Meanwhile, we are emotionally and intellectually challenged by this work and its themes that address the fears and pain of the transgender community that includes both youth and seniors and which has recently emerged as one of the nation’s newest groups of marginalized citizens.

I was taken aback by the raucous laughter, boisterous words of affirmation and then the keenly audible crying that emanated by members of audience throughout the performance.

As the play came to a conclusion, I realized that I have tended to view the transgender community, some with whom I am closely connected, through a fractured lens. The play’s subtle yet powerful message hit me at the core: “We deserve to be treated with dignity and respect just like any other human being.”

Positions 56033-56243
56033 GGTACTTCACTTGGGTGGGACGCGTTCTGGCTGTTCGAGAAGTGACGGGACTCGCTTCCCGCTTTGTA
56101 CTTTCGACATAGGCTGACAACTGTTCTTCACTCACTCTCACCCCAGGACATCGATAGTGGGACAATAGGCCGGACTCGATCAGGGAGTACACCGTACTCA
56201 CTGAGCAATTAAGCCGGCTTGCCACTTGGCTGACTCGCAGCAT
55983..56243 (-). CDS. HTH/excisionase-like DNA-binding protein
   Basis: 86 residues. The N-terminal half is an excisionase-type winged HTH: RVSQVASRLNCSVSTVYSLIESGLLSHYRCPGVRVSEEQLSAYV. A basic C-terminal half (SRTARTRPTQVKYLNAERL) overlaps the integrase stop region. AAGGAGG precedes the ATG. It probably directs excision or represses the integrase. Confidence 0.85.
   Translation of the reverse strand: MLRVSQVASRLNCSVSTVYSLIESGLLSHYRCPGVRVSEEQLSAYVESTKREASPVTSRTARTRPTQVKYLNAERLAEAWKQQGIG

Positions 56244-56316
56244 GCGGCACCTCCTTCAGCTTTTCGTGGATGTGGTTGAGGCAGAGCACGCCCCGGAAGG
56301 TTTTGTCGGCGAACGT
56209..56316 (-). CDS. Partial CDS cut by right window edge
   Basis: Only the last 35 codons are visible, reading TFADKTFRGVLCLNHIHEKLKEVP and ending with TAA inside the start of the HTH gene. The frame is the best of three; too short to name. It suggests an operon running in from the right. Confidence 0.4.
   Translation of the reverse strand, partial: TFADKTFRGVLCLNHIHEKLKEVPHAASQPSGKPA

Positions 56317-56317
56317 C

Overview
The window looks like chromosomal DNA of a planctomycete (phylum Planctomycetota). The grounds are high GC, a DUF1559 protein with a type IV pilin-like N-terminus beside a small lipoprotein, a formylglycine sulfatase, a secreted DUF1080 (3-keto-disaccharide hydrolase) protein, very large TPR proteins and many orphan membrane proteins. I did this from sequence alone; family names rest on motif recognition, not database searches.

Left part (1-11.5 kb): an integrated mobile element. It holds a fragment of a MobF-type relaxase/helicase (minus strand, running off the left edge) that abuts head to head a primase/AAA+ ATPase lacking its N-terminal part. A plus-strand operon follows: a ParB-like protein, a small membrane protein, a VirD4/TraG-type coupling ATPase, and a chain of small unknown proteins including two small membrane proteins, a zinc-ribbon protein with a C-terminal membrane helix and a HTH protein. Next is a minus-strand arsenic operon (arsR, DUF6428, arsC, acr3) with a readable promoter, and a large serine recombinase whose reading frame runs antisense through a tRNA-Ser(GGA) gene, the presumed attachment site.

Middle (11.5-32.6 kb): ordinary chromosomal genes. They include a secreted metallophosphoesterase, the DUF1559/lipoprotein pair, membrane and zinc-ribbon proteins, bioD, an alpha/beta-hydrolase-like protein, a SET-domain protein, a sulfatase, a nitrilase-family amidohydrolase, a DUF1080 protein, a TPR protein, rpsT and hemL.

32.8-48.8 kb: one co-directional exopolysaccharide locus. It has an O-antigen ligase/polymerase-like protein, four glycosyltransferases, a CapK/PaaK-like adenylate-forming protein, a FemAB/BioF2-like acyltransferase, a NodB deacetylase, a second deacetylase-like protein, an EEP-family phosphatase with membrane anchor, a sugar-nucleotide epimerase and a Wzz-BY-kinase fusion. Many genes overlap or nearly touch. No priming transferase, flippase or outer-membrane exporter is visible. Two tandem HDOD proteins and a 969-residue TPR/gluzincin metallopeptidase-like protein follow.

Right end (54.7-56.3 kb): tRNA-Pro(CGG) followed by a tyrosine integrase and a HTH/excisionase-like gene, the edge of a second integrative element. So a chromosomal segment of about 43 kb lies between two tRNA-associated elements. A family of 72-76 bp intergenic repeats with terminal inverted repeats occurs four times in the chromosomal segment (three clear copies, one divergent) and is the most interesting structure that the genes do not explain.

Hats off to the play’s director, Natsu Onoa Power, a D.C.-based playwright, director and set designer of the finest caliber.

As for the youthful cast, I similarly applaud their performances which were often so well done that I forgot I was watching a play. It began to feel like I was a silent observer in the real life drama of young adults seeking to find where they can fit in a society that shuns their very existence.

Look out for Nyla Rose in the role of Ariella, Kimberly Gilbert who plays the role of the Center’s director “D,” a character who herself faces difficulties associated with her own gender identification and thespian Clayton Pelham Jr., whose portrayal of former gang-banger Beta, once part of a gay-described group of hooligans who target members of the trans community, is just outstanding.